Amazon wants dedicated airspace for drones to deliver express packages to customers.
Facebook, which gave serious thought to launching its own $500 million satellite to provide Internet access to the developing world, instead may launch huge solar-powered drones with wingspans the size of a Boeing 737 to link the currently unconnected in remote areas.
Suddenly, it seems like the Internet is developing a serious footprint IRL — geek-speak for “In Real Life.”
Is this the future? Are we going to be ducking drones delivering the latest must-have gadget to the guy down the street willing to pay for Amazon Super Prime (or whatever they’ll call the 30-minute delivery option)?
Will shadows from mammoth Facebook drones blot out the sun as they pass overhead on the way to make sure even the most remote shepherd can post a selfie with his dinner?
While it’s unclear where the next online intrusion into the physical world might happen, it is clear that we need to be thinking about how to safely and securely integrate this developing technology into a world that heretofore has tried to keep the Internet safely confined to bits and bytes.
Amazon’s proposal is to divvy up airspace access for drones based on the individual drone’s mission and capabilities. Airspace under 200 feet would be only for low-speed, localized traffic. Airspace between 200 and 400 feet would be reserved for high-speed, autonomous drones with sophisticated sense-and-avoid technology. Drones in this lane would have to be able to communicate with one another and with automatic air control facilities.
All of this drone traffic would need to learn to co-exist with commercial, civilian and military traffic, and vice versa, especially in crowded urban areas. If Amazon is right, within 10 years there will be a lot more drone traffic than traditional air traffic.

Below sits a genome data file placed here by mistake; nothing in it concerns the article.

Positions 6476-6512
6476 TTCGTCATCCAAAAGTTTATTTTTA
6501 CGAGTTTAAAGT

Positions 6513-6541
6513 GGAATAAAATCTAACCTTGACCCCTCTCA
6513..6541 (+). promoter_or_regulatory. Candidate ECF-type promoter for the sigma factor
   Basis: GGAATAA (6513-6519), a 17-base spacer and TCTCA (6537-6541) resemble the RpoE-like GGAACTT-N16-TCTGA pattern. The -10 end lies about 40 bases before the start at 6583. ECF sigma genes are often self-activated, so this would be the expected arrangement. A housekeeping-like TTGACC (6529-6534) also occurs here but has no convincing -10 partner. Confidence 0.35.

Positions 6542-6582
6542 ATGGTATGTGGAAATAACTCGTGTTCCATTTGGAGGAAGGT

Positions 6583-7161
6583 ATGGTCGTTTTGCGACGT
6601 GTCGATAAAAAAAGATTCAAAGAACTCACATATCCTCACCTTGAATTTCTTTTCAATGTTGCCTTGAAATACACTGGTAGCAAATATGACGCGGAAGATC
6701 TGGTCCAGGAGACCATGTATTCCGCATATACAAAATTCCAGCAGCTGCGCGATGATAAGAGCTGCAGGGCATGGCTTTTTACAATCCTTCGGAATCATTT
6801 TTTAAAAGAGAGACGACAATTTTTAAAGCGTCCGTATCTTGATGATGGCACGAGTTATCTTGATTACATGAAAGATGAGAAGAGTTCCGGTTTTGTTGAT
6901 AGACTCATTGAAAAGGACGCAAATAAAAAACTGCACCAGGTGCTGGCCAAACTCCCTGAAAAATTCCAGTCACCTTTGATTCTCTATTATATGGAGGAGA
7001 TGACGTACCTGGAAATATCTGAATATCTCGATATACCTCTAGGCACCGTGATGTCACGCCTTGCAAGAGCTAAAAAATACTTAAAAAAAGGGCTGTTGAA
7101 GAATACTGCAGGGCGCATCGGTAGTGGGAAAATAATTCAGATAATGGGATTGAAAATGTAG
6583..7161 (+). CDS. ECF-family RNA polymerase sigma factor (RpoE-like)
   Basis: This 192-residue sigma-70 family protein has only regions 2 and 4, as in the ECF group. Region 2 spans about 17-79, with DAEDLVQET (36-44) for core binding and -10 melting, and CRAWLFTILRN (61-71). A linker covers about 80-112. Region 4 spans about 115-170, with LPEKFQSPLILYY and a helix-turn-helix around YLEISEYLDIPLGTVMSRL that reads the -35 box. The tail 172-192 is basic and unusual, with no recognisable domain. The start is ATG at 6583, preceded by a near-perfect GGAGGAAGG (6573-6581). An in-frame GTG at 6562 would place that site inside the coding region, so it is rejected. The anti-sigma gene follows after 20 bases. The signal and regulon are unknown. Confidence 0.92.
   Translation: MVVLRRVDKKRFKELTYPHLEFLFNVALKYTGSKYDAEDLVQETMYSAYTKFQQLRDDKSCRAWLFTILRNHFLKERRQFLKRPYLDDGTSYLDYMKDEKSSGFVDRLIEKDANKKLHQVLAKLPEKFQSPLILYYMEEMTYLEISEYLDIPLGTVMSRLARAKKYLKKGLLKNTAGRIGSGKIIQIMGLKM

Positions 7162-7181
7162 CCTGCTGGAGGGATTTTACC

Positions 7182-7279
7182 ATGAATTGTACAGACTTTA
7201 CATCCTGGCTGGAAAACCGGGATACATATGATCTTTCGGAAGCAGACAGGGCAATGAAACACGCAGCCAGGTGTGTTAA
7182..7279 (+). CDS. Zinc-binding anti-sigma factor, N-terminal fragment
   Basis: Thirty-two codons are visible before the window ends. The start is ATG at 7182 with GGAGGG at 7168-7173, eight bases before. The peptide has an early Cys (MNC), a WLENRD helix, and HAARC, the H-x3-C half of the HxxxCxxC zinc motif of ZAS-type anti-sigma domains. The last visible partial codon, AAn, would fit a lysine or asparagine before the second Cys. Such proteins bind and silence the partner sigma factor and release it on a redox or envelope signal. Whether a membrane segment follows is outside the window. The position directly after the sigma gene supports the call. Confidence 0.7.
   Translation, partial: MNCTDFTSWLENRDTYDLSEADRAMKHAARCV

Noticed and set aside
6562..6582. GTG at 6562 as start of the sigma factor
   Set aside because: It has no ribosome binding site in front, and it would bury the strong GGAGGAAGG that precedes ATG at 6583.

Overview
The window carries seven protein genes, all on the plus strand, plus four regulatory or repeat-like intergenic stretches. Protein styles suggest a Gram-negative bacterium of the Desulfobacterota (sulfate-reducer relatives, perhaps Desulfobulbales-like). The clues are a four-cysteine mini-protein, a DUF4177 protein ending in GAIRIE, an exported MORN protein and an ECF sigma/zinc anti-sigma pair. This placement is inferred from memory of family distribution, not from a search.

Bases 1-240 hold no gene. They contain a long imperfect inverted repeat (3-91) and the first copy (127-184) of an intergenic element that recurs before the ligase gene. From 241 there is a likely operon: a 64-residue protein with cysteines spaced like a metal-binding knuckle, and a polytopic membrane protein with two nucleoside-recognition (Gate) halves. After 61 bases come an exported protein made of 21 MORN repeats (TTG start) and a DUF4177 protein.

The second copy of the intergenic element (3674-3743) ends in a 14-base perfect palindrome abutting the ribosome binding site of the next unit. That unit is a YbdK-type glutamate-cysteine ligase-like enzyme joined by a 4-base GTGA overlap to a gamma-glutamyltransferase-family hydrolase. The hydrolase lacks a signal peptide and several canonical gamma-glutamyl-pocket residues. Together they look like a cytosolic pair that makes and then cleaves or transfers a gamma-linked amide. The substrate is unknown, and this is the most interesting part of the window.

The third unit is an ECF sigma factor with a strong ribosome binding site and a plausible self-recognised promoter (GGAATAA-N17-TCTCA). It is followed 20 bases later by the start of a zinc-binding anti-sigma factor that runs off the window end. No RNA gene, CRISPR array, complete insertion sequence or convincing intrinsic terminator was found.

The Federal Aviation Administration hasn’t even begun to think at this scale, and that could prove to be a problem. The FAA’s long-awaited proposal for commercial drone flight regulations doesn’t even anticipate flights out of the pilot’s line of sight — much less autonomous drones.
The government needs not just to catch up, but to get well ahead of the curve. Regulations need to anticipate where technology is heading, as well as how to mitigate risks that the private sector might not want to address — like what could happen if a hacker takes over a drone in a crowded traffic pattern over a dense urban area.
Government has not proven adept at such challenges, as the Internet has repeatedly proven. Regulations governing online activities — from banking to gambling to commerce to pornography — tend to lag way behind easy availability online.
Some would say that’s a good thing and that it gave the Web time and space to grow and establish itself away from government interference. That may be well and good in the virtual world, but when technology has physical, real-world impacts, people cannot afford for the government to get caught flat-footed.
The future is coming, and it appears to be moving far faster than many, especially many in government, are prepared for.